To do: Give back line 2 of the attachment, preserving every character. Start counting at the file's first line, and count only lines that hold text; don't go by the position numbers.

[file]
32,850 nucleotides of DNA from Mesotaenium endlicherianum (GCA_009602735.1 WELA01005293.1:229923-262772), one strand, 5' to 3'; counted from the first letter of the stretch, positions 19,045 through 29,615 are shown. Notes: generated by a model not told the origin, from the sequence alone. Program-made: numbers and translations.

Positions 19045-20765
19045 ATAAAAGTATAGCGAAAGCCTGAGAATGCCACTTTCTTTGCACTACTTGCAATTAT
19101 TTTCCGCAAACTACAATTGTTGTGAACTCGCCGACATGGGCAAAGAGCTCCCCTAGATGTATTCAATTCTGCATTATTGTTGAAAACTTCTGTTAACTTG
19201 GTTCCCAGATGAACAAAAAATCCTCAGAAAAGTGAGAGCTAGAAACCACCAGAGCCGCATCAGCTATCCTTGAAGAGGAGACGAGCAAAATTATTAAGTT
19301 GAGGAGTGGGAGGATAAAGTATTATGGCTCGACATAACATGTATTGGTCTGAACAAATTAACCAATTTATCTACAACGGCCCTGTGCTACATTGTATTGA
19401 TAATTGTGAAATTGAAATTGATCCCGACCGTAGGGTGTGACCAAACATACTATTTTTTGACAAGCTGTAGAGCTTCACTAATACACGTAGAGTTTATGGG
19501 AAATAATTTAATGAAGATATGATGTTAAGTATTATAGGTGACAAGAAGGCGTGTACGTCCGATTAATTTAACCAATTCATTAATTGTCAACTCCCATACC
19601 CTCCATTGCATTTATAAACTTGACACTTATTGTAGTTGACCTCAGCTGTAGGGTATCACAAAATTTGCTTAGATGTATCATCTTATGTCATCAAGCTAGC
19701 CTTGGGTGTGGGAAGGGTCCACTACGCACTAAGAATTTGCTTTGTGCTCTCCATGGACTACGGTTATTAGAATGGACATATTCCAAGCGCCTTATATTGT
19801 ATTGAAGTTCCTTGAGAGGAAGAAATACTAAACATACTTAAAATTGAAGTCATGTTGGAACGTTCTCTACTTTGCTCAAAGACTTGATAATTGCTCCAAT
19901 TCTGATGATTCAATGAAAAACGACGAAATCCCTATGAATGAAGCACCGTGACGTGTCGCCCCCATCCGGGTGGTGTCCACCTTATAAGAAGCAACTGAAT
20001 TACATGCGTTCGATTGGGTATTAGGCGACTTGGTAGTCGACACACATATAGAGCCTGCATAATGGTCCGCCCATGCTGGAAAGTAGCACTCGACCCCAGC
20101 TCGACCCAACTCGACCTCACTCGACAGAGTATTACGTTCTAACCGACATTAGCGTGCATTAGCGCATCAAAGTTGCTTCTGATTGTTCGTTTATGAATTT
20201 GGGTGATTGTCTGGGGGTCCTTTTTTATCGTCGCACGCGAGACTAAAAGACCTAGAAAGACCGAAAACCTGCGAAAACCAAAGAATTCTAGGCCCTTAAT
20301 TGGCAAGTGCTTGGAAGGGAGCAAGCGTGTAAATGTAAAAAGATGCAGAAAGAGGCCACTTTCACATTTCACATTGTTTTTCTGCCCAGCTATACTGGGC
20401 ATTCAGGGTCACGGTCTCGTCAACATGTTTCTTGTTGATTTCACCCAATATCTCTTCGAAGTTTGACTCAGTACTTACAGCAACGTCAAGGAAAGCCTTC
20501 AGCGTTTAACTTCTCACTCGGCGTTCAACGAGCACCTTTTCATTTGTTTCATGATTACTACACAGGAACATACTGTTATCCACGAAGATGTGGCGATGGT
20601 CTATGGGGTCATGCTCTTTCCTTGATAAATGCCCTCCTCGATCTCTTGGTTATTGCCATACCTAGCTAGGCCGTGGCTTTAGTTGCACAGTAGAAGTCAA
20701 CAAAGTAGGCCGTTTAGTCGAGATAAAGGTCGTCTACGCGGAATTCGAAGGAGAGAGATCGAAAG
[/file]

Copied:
Positions 19045-20765